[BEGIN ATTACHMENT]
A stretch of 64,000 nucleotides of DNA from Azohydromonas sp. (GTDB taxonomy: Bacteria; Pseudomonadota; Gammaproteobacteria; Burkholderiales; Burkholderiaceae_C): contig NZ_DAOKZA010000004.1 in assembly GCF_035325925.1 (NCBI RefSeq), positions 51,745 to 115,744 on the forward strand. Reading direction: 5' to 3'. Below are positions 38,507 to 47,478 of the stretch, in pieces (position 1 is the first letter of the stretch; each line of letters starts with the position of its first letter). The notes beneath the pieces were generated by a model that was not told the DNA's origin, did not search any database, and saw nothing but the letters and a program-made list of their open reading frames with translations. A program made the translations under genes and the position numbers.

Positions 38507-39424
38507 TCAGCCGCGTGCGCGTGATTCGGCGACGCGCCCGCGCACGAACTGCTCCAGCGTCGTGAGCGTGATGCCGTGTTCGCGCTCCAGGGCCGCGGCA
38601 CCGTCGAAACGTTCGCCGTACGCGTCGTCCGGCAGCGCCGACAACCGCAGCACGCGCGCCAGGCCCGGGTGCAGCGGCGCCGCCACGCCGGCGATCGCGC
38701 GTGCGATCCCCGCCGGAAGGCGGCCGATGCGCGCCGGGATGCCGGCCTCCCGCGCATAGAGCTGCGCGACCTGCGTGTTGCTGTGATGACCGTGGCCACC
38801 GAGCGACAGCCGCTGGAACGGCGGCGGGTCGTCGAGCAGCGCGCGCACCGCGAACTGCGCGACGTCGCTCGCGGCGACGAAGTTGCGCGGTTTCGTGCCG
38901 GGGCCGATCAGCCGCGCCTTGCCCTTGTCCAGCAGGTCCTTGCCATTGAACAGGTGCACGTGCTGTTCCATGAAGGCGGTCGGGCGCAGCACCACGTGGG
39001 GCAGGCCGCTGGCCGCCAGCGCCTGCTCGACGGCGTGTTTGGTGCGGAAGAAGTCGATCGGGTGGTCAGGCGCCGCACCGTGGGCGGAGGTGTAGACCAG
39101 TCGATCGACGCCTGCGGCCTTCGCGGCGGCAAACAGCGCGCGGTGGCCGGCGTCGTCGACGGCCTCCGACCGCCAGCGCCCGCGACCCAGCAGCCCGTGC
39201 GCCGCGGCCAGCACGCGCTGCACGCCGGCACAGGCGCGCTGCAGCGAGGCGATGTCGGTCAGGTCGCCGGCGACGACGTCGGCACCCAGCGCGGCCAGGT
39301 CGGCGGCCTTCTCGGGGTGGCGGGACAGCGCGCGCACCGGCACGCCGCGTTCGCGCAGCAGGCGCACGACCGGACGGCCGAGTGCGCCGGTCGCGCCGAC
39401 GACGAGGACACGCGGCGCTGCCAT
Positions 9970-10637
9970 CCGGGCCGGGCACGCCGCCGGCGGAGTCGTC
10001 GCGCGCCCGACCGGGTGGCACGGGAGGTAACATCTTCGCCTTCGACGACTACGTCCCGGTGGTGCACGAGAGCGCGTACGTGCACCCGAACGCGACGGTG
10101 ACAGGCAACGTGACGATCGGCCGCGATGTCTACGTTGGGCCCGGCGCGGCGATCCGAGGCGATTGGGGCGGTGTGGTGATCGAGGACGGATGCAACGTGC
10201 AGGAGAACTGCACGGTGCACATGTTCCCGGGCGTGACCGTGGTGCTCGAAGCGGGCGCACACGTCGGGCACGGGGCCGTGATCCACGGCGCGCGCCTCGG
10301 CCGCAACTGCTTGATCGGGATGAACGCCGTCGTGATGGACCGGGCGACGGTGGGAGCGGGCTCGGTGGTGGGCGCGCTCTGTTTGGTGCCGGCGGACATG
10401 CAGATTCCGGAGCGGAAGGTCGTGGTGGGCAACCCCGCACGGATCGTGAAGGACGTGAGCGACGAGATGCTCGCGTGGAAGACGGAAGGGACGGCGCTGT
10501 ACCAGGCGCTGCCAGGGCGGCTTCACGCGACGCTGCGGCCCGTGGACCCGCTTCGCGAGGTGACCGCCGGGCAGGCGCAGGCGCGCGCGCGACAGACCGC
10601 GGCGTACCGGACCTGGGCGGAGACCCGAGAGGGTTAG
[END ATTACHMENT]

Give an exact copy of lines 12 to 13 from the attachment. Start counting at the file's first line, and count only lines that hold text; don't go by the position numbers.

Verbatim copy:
39401 GACGAGGACACGCGGCGCTGCCAT
Positions 9970-10637